Lot of e-mails on our latter day Dylan.
Today he takes a swipe at The New York Review Books. (The latest wasn't up when I did the previous entry.) The comment strikes me as one of the most uninformed of the week. It might be the most uninformed were it not for the fact that an "intelligent designer" was quoted in the Times this week speaking of philosophical "facts." (Some might argue "truths" but leave it to an i.d.er to argue "facts.")
Today, our latter day Dylan tried to jam with Eric Alterman which is a bit like Dylan announcing that he's teaming up with the ugly one from Backstreet Boys for a concert. It went over about as well. Eric Alterman.
It's strange, as Wally's mother pointed out in her e-mail, that Naomi Wolf is so often defended by the latter day Dylan but he's never taken Alterman to task for repeating myths ("lies") about Wolf. Did the latter day Dylan read the book? (For the record, he did. He's just elected to give Alterman a pass.)
From page 161 (women really don't get much play) in What Liberal Media? (not recommended, it's a badly written book):
Reporters did not like Gore satorially, either. They mocked him, fairly, I suppose for taking advice from the high-priced feminist writer/consultant Naomi Wolf about his earth-tone wardrobe.
That's it for Wolf. (Alterman also manages to use the word "nutty" to describe a column by Katha Pollitt. He's out to slime women, it's the counter melody, which may be what he and our latter day Dylan bonded over.) (Avoid the book. It's badly written, it's unattractive and it's one pile up after another as Alterman appears to work through his grievances against certain women on the left who actually made a name for themselves. Susan Sontag gets the full Alterman. Gloria Steinem? Alterman lists Ann Coulter's dopey allegations against Steinem and never bothers to deal with the facts. After reading What Liberal Media? you may feel the need for a book about the bias of "brave" male voices of "the left.")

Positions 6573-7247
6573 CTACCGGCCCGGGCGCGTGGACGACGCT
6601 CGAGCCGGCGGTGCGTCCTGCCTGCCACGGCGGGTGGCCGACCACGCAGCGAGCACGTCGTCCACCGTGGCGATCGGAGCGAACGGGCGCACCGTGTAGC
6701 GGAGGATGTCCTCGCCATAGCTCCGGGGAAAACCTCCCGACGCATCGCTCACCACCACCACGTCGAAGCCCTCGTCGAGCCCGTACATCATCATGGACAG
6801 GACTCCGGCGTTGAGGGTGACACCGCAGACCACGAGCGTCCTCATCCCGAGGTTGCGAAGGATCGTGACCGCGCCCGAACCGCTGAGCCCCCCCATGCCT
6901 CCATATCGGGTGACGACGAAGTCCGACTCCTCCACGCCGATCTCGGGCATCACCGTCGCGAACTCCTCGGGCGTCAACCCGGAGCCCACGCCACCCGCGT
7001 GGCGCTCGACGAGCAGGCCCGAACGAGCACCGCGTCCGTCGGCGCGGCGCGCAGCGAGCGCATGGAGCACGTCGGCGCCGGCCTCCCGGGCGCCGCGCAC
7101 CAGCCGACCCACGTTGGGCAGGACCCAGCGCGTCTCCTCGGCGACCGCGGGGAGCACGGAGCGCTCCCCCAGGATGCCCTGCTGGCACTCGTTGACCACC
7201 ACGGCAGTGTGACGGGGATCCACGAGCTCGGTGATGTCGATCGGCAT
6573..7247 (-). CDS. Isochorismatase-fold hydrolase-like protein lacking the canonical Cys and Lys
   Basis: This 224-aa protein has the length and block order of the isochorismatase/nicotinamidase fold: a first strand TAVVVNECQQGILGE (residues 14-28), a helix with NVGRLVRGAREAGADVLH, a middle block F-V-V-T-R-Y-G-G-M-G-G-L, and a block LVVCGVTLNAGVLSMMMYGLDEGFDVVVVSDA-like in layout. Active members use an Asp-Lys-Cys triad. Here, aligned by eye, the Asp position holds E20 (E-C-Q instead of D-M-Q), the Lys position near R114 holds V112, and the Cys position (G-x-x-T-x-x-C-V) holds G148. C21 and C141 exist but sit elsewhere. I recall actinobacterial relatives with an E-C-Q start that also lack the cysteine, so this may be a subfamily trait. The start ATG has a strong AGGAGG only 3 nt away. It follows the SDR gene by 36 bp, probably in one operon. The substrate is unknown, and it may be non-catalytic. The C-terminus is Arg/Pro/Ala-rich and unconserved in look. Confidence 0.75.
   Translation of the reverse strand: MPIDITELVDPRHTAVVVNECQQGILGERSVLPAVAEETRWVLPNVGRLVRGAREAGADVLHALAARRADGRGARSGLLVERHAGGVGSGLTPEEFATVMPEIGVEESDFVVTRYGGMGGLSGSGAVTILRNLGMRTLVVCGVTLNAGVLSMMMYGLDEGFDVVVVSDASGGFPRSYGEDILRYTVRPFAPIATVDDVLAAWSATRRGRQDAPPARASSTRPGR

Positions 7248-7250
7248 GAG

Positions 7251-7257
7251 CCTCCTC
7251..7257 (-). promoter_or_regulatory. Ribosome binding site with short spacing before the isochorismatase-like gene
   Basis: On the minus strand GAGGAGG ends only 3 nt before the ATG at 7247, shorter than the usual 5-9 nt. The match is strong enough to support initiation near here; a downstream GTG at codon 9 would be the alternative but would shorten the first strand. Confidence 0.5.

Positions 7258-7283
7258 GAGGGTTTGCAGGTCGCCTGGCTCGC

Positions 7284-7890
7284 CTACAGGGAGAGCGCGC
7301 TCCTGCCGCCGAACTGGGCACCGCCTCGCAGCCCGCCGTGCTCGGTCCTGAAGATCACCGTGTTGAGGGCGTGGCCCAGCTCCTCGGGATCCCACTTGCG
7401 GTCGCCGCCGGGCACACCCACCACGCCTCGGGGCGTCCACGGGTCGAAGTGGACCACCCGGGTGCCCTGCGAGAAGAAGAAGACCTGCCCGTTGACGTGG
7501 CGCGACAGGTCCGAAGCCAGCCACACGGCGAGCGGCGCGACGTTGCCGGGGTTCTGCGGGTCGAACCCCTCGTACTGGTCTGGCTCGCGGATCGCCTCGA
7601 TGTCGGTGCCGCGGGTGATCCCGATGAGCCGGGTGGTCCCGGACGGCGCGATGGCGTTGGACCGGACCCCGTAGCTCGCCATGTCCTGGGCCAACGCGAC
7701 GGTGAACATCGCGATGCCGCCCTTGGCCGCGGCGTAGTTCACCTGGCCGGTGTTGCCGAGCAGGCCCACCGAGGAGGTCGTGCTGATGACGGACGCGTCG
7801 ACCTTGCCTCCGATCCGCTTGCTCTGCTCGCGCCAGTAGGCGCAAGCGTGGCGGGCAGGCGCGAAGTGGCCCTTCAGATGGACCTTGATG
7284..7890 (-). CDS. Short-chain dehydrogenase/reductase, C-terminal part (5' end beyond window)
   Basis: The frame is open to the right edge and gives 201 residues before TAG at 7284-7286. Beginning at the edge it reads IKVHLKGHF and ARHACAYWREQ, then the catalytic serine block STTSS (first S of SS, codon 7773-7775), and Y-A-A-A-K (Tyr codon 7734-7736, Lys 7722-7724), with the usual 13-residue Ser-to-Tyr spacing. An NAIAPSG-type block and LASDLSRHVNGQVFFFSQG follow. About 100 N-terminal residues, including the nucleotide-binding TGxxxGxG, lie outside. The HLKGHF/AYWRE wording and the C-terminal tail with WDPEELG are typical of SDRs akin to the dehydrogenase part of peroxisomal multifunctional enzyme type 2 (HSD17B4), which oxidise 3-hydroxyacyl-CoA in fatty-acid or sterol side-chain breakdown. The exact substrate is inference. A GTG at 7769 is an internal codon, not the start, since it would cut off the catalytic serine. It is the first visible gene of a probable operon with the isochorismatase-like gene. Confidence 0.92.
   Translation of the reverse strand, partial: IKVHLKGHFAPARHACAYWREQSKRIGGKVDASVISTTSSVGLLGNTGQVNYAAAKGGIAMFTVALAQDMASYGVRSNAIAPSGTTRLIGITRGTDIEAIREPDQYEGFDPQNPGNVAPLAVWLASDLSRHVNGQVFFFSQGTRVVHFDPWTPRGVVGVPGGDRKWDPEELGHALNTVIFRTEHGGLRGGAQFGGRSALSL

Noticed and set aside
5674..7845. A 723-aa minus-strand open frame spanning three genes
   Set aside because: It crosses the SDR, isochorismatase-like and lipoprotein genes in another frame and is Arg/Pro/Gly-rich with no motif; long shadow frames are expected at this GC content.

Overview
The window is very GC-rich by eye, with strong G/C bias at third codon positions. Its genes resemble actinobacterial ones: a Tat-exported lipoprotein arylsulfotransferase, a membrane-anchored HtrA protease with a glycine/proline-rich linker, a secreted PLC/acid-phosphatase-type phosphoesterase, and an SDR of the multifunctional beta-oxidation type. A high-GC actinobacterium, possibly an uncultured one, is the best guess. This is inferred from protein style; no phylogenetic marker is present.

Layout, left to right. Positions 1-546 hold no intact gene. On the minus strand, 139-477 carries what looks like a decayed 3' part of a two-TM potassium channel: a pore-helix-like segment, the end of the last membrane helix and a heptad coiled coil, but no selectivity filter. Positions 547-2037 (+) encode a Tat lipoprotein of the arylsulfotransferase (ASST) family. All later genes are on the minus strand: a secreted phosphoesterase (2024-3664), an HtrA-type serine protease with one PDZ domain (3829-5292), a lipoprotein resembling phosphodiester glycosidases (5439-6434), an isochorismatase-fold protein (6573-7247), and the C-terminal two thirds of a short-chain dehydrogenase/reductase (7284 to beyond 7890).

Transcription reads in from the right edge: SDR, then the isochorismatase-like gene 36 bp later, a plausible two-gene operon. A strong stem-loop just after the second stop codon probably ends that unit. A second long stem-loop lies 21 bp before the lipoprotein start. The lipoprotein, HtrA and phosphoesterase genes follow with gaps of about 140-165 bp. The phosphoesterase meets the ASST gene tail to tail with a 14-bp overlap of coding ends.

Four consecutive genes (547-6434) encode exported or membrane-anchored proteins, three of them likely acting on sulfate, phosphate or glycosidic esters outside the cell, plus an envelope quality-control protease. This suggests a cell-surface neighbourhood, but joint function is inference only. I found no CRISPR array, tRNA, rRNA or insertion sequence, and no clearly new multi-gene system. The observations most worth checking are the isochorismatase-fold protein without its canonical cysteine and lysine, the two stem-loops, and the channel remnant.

But considering that just the day prior our latter day Dylan was slamming Arianna Huffington for making fun of Al Gore's clothes it's surprising that today he scrapes the bottom of the barrell to come up with Alterman whom he never calls on the "They mocked him, fairly." But then our Dylan of the computer age has never taken Alterman to ask.
Alterman's comments (excerpted above), noted only once by Dylan (February 25, 2003) -- thanks to Dallas for locating that for me, I knew it was noted but I also knew it was done with kid gloves -- are termed, by Dylan, "surprising." He goes on to offer an excuse of 'the press got it wrong so it's not Alterman's fault.' And to recommend the book. That's a far cry from the blood letting he gave Arianna Huffington the day prior.
A "high priced" consultant. Well Wolf's payment wasn't out of line with what others in similar positions on campaigns were making. That's a point latter day Dylan's made. He's just never taken Alterman to task for repeating a lie in a book that's pushed as the Bible for the left. (It's not.)
Yesterday, our latter day Dylan offered his own (bad) version of "Queen Jane Approximately" dedicated to Huffington, picking her apart for, among other things, her comments on Gore's wardrobe. Today he offers Alterman as the hero of our times. (I, for one, don't feel our times have gotten that bleak.)
I avoid Alterman. I belive we've mentioned him once and only once. When Gerald Boyd made a dumb comment (my opinion) that shut down discussion on a topic that Alterman wanted to address. I defended Alterman on that (probably the only time that will ever happen) but Alterman's not someone we focus on.
He's caught in the crossfire today only because he's cited, ney praised!, by our latter day Dylan who just yesterday ripped Arianna apart for her comments re: Gore. Now I haven't read all of Arianna's books so maybe I'm missing where she included her thoughts on Al Gore's wardrobe in one. But Alterman has. And his badly written book will live on much longer than anyone's column. (Partly because it was pimped so hard by people who, my opinion, desperately wanted to hear someone, anyone, fight back.)